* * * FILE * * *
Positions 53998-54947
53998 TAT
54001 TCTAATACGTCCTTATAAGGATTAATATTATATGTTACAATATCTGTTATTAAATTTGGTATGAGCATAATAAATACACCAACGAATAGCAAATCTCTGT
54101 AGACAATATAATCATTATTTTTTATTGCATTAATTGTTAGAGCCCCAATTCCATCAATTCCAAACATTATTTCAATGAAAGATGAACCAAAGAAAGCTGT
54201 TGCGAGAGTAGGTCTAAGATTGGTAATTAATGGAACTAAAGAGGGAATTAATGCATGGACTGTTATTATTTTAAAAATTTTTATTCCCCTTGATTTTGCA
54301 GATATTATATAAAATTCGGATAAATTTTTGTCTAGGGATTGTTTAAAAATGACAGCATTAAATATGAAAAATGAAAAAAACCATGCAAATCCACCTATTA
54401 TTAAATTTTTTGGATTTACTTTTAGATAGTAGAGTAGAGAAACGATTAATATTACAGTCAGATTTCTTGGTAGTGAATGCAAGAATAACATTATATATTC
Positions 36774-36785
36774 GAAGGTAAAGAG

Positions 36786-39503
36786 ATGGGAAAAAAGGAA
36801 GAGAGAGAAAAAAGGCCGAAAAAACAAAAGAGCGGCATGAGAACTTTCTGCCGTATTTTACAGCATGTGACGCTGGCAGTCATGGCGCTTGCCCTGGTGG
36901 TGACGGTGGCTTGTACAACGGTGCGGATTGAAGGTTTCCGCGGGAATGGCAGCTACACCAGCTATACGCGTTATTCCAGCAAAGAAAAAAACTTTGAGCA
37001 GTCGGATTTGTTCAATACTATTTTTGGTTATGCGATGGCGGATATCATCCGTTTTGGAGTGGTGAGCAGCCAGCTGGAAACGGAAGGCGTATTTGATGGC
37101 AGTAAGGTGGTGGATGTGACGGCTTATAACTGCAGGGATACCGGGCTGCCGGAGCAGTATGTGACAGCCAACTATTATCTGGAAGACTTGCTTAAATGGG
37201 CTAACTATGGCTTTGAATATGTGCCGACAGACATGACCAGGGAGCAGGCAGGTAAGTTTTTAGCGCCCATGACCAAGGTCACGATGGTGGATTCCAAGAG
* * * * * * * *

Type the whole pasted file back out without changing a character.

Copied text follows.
Positions 53998-54947
53998 TAT
54001 TCTAATACGTCCTTATAAGGATTAATATTATATGTTACAATATCTGTTATTAAATTTGGTATGAGCATAATAAATACACCAACGAATAGCAAATCTCTGT
54101 AGACAATATAATCATTATTTTTTATTGCATTAATTGTTAGAGCCCCAATTCCATCAATTCCAAACATTATTTCAATGAAAGATGAACCAAAGAAAGCTGT
54201 TGCGAGAGTAGGTCTAAGATTGGTAATTAATGGAACTAAAGAGGGAATTAATGCATGGACTGTTATTATTTTAAAAATTTTTATTCCCCTTGATTTTGCA
54301 GATATTATATAAAATTCGGATAAATTTTTGTCTAGGGATTGTTTAAAAATGACAGCATTAAATATGAAAAATGAAAAAAACCATGCAAATCCACCTATTA
54401 TTAAATTTTTTGGATTTACTTTTAGATAGTAGAGTAGAGAAACGATTAATATTACAGTCAGATTTCTTGGTAGTGAATGCAAGAATAACATTATATATTC
Positions 36774-36785
36774 GAAGGTAAAGAG

Positions 36786-39503
36786 ATGGGAAAAAAGGAA
36801 GAGAGAGAAAAAAGGCCGAAAAAACAAAAGAGCGGCATGAGAACTTTCTGCCGTATTTTACAGCATGTGACGCTGGCAGTCATGGCGCTTGCCCTGGTGG
36901 TGACGGTGGCTTGTACAACGGTGCGGATTGAAGGTTTCCGCGGGAATGGCAGCTACACCAGCTATACGCGTTATTCCAGCAAAGAAAAAAACTTTGAGCA
37001 GTCGGATTTGTTCAATACTATTTTTGGTTATGCGATGGCGGATATCATCCGTTTTGGAGTGGTGAGCAGCCAGCTGGAAACGGAAGGCGTATTTGATGGC
37101 AGTAAGGTGGTGGATGTGACGGCTTATAACTGCAGGGATACCGGGCTGCCGGAGCAGTATGTGACAGCCAACTATTATCTGGAAGACTTGCTTAAATGGG
37201 CTAACTATGGCTTTGAATATGTGCCGACAGACATGACCAGGGAGCAGGCAGGTAAGTTTTTAGCGCCCATGACCAAGGTCACGATGGTGGATTCCAAGAG